4. In the Applications dashboard, search for your project and go to it’s Settings.
Applications dashboard
Applications dashboard
  1. Then expand the Advanced configurations (beta) tab.
Advanced configurations
Advanced configurations
  1. From here you can download the initial codemagic.yaml file with some default configurations.
Download configuration
Download configuration
  1. After downloading the file, open it in a code editor.

  2. You will see a default pipeline for any Flutter app is written in the file.

    Default YAML
    Default YAML

    But this pipeline will not work properly in our case, because we are using a Flutter as a dependency to the host Android app. So, running the standalone Flutter app will give us errors. We need to make some modifications to the configuration.

    • Under set up local properties comment, we need to provide the correct Flutter SDK path and add build commands for generating the apk.
    • Delete the commands below this comment and replace with this one:
    # set up local properties
    
    echo "flutter.sdk=$HOME/programs/flutter" > "$FCI_BUILD_DIR/name_of_module/.android/local.properties"
    cd $FCI_BUILD_DIR/nameOfAndroidFolder && ./gradlew assembleDebug
    
    • This will generate the debug apk of the app.
    • To retrieve this debug apk, we need the define the correct path under the artifacts.
    • Under artifacts define this path to retrieve the debug apk:
    artifacts:
        - nameOfAndroidFolder/app/build/**/outputs/**/*.apk
    
    • Replace the nameOfAndroidFolder with the correct Android project folder name.

    The modified codemagic.yaml file will look like this:

Modified codemagic.yaml
Modified codemagic.yaml
  1. Place this codemagic.yaml file in your root project folder along with the Android and Flutter project folders.
After adding YAML file
After adding YAML file
  1. Commit and push it to GitHub.

  2. To use this YAML file in Codemagic UI while building, you have to go to the Settings of the application and click on Start new build.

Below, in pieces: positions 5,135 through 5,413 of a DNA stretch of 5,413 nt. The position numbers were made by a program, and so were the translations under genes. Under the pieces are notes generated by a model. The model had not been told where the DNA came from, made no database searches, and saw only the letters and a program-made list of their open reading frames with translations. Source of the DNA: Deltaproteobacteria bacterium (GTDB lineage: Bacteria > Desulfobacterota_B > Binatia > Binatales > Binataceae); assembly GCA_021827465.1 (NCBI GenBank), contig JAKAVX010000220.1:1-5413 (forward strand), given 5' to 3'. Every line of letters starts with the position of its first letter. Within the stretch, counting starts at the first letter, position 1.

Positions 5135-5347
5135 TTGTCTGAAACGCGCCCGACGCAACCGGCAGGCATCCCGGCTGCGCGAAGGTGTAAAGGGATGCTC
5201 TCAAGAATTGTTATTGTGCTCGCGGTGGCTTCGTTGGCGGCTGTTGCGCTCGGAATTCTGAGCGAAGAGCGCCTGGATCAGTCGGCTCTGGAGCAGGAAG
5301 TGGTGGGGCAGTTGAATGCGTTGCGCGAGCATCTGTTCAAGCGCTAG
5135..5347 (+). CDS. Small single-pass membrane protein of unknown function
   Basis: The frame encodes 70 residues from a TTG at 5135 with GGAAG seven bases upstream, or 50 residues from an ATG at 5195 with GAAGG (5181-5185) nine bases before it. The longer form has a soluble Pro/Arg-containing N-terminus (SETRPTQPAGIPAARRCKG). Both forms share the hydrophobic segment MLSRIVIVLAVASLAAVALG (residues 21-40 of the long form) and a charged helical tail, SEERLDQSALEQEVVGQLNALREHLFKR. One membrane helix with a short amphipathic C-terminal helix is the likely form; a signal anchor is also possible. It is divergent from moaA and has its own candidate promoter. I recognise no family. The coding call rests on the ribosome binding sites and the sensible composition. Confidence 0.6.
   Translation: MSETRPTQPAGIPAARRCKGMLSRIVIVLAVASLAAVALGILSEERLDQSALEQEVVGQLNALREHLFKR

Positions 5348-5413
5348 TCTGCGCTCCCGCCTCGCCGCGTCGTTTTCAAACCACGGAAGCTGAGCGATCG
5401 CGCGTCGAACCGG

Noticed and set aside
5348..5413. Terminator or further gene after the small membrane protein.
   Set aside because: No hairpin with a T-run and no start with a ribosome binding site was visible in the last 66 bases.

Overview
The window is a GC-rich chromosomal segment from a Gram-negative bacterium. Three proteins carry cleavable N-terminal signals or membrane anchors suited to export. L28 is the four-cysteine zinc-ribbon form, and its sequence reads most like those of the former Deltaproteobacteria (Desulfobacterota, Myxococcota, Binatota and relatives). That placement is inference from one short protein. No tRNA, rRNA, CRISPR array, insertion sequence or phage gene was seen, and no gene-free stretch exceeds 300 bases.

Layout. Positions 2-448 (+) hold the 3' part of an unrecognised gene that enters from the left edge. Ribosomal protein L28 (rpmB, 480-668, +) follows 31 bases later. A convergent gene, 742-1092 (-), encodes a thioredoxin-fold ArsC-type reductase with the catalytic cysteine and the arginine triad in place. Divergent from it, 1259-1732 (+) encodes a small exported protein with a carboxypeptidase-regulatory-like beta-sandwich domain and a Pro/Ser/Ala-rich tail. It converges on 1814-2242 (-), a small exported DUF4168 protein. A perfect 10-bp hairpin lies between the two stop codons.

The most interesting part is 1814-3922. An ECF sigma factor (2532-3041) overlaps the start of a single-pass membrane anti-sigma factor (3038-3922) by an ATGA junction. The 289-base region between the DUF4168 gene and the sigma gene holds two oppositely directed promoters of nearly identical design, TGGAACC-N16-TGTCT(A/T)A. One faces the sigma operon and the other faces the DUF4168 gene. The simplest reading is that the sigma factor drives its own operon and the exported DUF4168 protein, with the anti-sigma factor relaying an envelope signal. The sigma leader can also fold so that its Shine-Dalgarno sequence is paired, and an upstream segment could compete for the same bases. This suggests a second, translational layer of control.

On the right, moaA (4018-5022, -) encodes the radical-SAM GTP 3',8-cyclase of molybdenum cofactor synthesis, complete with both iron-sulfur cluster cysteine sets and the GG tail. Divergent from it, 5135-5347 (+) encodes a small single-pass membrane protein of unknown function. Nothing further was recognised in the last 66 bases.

Project View
Project View
  1. Then click on Select workflow from codemagic.yaml, so the YAML file commands will be used now for building the app.
Select workflow from YAML
Select workflow from YAML
  1. Click on Start new build to proceed with the build using the YAML file.
Start new build
Start new build
  1. This will start the build and after the completion of the build you will get a app-debug.apk as the output.

Testing on Codemagic (using YAML)

Let’s add a very simple widget test for the Flutter module which will just test if the Image and the Text widget is present on the screen.

The code for the test is given below:

// widget_test.dart

void main() {
  Widget makeTestableWidget({Widget child}) {
    return MaterialApp(
      home: child,
    );
  }

  testWidgets('Splash screen test', (WidgetTester tester) async {
    SplashScreen splashScreen = SplashScreen();

    await tester.pumpWidget(makeTestableWidget(child: splashScreen));


    expect(find.text('Court Counter'), findsOneWidget);
    expect(find.byType(Image),findsOneWidget);


    print('Found app title text.');
    print('Found splash screen image.');
  });
}

To test it on Codemagic CI/CD, we have to add one more line to the codemagic.yaml file.

We have to run the test from the Flutter project folder. So, for doing this using the YAML, add the following line to the file.

cd $FCI_BUILD_DIR/name_of_module && flutter test

The complete codemagic.yaml file will look like this.

After adding test
After adding test

Conclusion

The codemagic.yaml file makes it a lot simpler to build and test Flutter module on Codemagic CI/CD. You have to write the YAML configuration file once and then you can use it for all your CI/CD builds for this project. It also gets auto-detected from your GitHub, so you just have to push the modified codemagic.yaml file to GitHub if you want to apply any build configuration changes.

The official documentation for Codemagic YAML is available here.

You can find the GitHub repo for this project in this link.

Codemagic CI for Flutter